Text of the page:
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QTM for 9/16/14: GRACE for the WORKPLACE

Posted by on September 16, 2014

“. . . and QTM is what, again?”

Quiet Time Musings.

“Oh.  Yeah.  Right-right.  So–for the WORKPLACE, hunh?”

Yup.  Proverbs is such an interesting set of writings.  You can either take each ‘couplet’, each statement that says the same thing two ways (each one usually said the opposite of the other, a favorite way in ancient Hebrew to teach) and go for years.  Or you can scan those juicy little morsels of truth for linking concepts, finding all sorts of super apps for every kind of human discipline.

Coffee - An empty coffee cup is like---Yeah.  Whatever it is?  Proverbs has an app for that.

Think ‘work’ and ’employees’.  Got it?

Here’s the deal.  Supervisors?  Bosses?  Managers?  Listen up . . .

Most people who want to learn do.

Most people who want to learn do.

Most people who want to learn do.

Those of you who are good instructors already picked up on this:  good teachers always repeat something at least three times.  Repetition makes a difference.  However, forcing the issue – meaning intentional repetitive repetition – means there’s a breakdown somewhere.  Somebody doesn’t want to learn and Time is being wasted.  That helps no one.

Quick, Batman!  To Proverbs!

14:6 – Cynics look high and low for wisdom–and never find it; the open-minded find it right on their doorstep.

15:14 – An intelligent person is always eager to take in more truth; fools feed on fast-food fads and fancies.

17:24 – The perceptive find wisdom in their own front yard; fools look for it everywhere but right here.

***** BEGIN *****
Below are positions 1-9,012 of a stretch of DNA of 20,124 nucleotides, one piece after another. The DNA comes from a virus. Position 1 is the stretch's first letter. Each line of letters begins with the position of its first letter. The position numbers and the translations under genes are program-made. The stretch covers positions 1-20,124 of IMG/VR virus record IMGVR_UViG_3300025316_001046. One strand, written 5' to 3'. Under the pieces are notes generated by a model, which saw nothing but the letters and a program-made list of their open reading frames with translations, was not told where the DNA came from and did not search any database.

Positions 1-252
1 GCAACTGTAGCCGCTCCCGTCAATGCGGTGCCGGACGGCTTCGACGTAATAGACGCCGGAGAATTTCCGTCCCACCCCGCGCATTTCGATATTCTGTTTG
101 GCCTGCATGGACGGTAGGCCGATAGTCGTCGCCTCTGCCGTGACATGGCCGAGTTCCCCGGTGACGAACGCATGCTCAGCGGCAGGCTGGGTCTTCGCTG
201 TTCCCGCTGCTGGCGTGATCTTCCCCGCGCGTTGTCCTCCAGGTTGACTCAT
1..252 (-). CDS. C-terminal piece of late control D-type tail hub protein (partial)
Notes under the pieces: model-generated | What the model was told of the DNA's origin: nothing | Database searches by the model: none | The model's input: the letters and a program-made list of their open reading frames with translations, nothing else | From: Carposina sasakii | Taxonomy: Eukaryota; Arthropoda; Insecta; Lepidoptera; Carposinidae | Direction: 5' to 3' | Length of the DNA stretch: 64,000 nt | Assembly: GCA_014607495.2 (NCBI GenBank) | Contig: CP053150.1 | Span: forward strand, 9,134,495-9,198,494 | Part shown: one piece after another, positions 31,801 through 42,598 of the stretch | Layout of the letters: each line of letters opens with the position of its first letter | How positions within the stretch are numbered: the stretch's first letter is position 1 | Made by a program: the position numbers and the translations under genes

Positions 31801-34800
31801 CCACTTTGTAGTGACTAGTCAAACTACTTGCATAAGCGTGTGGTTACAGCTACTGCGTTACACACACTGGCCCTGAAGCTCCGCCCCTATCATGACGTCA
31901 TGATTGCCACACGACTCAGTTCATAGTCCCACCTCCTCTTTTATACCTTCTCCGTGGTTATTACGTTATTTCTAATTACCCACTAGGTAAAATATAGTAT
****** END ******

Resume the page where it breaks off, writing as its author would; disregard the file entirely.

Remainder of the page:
18:15 – Wise men and women are always learning, always listening for fresh insights.

19:2-3 – Ignorant zeal is worthless; haste makes waste . . .  People ruin their lives by their own stupidity….

” :20 – Take good counsel and accept correction–that’s the way to live wisely and well.

“:27 – If you quit listening, dear child, and strike off on your own, you’ll soon be out of your depth.

20:18 – Form your purpose by asking for counsel, then carry it out using all the help you can get.

“:28 – Love and truth form a good leader; sound leadership is founded on loving integrity.

Couple of quick points, then we’re off.

There are reasons why any person seems to be forever looking but never finding.  Occasionally it’s because there’s no good teacher and the learner is having to go it alone.  Most of the time, though, it’s because the learner doesn’t want to learn . . .

  • because he or she thinks what’s being taught is nonessential, or ‘busy work’.
  • because he or she secretly thinks they know more than the teacher.
  • because “I’ve never done it that way before” or “I’ve always done it this way.”

With the economy presently tied in knots and profit margins often as not razor thin, new hires and recent grads are usually thankful to have a job.  They know good, experienced, principled, worthy people all around them are out of work.  They’re eager to learn.  And if they have anything on the ball they’re ready to learn the right way the first time.  They know how difficult it is to UNlearn all the UNright ways of doing things for their particular employer.